Planning Through Life Changes

Four Things You Should Know About Life Insurance and Divorce

As a rule, change NOTHING until you consult with your planners

by Chad G. Boonswang, Esq.

Mr. Boonswang is a litigation lawyer based in Philadelphia, PA who graduated from the University of Pennsylvania and Villanova University Charles Widger School of Law. Mr. Boonswang founded his practice in 2002 and has recovered tens of millions of dollars on behalf of his clients from life insurance claims and catastrophic injury cases. Visit


As a couple, you’ve purchased life insurance as part of your comprehensive financial plan. Sadly, you and your spouse have decided to part ways. Over the years our firm has found that clients needed to be apprised of the following considerations when a divorcing couple has life insurance:

1. A Life Insurance Policy May Be a Marital Asset

Whether a life insurance policy is a marital asset depends upon whether the policy is a “Whole Life” policy or a “Term Life” policy.

Whole Life policies
Whole Life policies have cash value and are considered part of your net worth. You must list a whole life policy as a marital asset to be divided as part of the divorce proceedings. Most commonly the policy is simply cashed out and divided equally. “Universal Life” policies are similar, being a hybrid of whole life and term and often having a flexible premium option.

Term Life Policies
Term Life policies have no present cash value and therefore are not marital assets. However, such a policy may figure otherwise in your divorce. The Court may order you to maintain life insurance if you are a child support or alimony obligor, or, if you are the custodial parent you may wish to maintain life insurance for yourself for the benefit of your children.

2. Changing the Beneficiary of My Life Insurance Policy After Divorce

You don’t need to change the beneficiary of your policy following divorce… but you might want to. Married couples commonly list their spouse as the beneficiary, which is important where the insured is the breadwinner and the beneficiary is financially dependent upon the insured. However, after divorce one might not want their ex-spouse to receive money upon their death.

You don’t need to change the beneficiary of your policy following divorce... but you might want to

If you are ordered by the court to maintain life insurance for the benefit of guaranteeing support payments you are ordered to make to your ex spouse and your children, they must be the beneficiary or beneficiaries. However, if your life insurance policy is not part of the final divorce decree, you have the freedom to change the beneficiary to whomever you wish at any time.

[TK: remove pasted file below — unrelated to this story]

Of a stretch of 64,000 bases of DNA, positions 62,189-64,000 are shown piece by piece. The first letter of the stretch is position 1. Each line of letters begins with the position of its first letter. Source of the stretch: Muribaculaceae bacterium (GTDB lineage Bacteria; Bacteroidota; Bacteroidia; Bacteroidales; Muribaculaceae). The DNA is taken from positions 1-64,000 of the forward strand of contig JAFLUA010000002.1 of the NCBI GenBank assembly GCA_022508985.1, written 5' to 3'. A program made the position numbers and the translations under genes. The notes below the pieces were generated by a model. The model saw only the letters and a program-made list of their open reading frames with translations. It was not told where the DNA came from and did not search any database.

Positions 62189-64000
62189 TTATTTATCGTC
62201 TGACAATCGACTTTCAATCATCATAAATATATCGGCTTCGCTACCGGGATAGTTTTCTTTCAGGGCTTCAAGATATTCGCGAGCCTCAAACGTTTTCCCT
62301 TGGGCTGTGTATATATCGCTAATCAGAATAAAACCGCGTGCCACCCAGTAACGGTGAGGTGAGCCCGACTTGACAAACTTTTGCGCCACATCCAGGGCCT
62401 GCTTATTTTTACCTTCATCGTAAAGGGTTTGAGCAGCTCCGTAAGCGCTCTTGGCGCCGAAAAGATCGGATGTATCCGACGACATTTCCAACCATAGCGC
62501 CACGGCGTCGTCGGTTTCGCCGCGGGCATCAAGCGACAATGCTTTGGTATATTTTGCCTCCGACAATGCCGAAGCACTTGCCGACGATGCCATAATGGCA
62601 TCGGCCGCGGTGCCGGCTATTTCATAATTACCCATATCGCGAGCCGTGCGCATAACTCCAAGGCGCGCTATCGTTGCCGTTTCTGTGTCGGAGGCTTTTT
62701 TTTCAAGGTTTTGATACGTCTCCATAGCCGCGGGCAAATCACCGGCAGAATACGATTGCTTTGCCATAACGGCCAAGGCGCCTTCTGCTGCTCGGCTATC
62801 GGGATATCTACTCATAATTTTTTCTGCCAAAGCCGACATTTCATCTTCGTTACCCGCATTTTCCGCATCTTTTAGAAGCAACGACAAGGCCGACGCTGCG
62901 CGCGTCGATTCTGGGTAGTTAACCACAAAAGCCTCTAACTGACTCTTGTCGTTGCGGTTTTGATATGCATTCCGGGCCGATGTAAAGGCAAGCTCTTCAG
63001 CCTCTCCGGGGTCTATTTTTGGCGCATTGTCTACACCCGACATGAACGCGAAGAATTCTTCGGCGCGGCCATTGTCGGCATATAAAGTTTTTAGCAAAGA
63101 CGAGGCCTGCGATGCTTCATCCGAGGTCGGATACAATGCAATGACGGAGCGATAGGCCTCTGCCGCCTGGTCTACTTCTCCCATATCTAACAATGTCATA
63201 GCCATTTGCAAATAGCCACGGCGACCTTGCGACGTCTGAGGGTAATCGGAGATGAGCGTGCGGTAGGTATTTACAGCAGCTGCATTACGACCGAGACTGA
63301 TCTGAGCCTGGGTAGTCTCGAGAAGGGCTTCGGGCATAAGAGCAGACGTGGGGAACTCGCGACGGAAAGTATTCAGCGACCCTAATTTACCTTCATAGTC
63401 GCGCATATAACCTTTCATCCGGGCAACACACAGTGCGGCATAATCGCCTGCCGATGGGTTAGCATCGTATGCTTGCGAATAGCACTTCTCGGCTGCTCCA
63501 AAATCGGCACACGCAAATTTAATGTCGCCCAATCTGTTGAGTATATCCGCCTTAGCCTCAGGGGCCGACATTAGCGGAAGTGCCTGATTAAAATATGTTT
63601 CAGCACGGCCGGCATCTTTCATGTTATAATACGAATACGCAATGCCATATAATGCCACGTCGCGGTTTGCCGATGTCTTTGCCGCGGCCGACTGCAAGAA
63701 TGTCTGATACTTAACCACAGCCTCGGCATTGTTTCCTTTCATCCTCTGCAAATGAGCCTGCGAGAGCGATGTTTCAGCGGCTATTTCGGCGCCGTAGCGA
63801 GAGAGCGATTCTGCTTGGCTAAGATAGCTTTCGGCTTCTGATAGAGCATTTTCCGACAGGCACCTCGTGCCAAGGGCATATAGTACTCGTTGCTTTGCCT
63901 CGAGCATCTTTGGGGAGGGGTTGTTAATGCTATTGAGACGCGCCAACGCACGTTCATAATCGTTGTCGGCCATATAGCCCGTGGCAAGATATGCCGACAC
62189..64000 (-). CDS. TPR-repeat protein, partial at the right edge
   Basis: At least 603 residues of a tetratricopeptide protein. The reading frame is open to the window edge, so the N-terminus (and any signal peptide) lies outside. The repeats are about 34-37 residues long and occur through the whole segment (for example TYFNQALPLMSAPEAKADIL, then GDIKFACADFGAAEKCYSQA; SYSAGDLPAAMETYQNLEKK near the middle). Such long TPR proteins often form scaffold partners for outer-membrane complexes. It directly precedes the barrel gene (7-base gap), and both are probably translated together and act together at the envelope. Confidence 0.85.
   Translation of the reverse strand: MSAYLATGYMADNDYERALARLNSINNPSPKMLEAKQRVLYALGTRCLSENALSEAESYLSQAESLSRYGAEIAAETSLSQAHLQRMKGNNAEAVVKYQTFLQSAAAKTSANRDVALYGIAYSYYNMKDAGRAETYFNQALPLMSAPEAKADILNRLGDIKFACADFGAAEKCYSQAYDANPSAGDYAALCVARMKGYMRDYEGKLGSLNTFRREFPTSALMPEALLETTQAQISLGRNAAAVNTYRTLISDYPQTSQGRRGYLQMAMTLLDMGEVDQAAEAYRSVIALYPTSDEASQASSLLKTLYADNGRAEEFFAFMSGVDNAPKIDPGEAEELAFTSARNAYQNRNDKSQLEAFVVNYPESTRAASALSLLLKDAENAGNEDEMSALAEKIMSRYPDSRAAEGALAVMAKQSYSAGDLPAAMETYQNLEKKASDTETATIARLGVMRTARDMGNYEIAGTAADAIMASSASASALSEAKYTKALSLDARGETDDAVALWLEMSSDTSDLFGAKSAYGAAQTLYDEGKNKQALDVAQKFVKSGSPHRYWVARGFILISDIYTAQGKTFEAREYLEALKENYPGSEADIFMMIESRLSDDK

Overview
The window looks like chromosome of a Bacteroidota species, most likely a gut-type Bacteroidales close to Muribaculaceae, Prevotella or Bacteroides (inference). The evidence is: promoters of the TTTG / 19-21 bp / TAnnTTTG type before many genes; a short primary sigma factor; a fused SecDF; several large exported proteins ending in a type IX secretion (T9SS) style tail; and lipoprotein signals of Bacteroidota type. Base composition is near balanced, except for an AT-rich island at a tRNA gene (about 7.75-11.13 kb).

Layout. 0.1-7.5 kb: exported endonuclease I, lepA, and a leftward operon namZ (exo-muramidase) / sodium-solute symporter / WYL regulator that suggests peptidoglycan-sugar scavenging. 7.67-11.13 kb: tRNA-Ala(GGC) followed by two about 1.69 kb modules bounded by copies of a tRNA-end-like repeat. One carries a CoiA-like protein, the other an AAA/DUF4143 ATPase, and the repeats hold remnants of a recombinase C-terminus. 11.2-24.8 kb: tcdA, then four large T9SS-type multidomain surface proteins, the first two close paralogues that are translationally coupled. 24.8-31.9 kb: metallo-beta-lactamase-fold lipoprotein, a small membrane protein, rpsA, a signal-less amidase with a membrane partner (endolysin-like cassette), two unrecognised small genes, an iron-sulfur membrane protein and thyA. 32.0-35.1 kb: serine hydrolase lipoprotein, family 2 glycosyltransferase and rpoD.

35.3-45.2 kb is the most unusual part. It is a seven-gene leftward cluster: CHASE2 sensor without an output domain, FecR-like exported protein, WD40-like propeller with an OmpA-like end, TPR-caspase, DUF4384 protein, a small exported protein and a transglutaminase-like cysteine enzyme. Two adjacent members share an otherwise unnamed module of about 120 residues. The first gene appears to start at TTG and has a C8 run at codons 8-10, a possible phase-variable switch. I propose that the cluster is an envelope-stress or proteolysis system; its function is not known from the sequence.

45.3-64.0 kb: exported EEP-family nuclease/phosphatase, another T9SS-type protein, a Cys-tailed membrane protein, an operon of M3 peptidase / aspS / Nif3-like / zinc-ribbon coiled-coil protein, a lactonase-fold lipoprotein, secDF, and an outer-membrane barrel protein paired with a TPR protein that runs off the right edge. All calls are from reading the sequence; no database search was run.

3. The Family Law Judge May Order You to Maintain Life Insurance

As mentioned previously, it is common for the court to order the party paying child support and/or alimony (called the “obligor”) to maintain life insurance as part of the final divorce decree. This serves to protect that income stream for the custodial parent and the children.

Occasionally the insured spouse stops paying life insurance premiums. In this case the policy can lapse without the ex-spouse/beneficiary or the Court being aware. This situation can be avoided in one of three ways:

  • Send the insurance company the divorce decree with instructions to notify the beneficiary if there is a change in the policy, or if the premiums are not paid;
  • The custodial parent can protect themselves and their children by being the policy owner and making the payments, in which case;
  • The judge orders that the amount of the life insurance premiums be added to the alimony and/or child support as part of the final divorce decree.

4. Life Insurance Protects Any Children Born of the Marriage

If you are the custodial parent, you may need adequate life insurance on yourself following divorce to protect your children, whether your ex-spouse is consistent in making alimony and/or child support payments or not. How much, what type, and the term of the insurance depends upon the amount of your income as well as the number of children you have and their ages. There are several free life insurance calculators online, or you can contact your carrier for assistance.

It is very likely that your life insurance situation will be impacted by your divorce. If you own life insurance and are contemplating divorce, the most important thing to do is change nothing until you consult with your divorce attorney. This will ensure that your life insurance can appropriately protect your family even after divorce, just as you initially intended.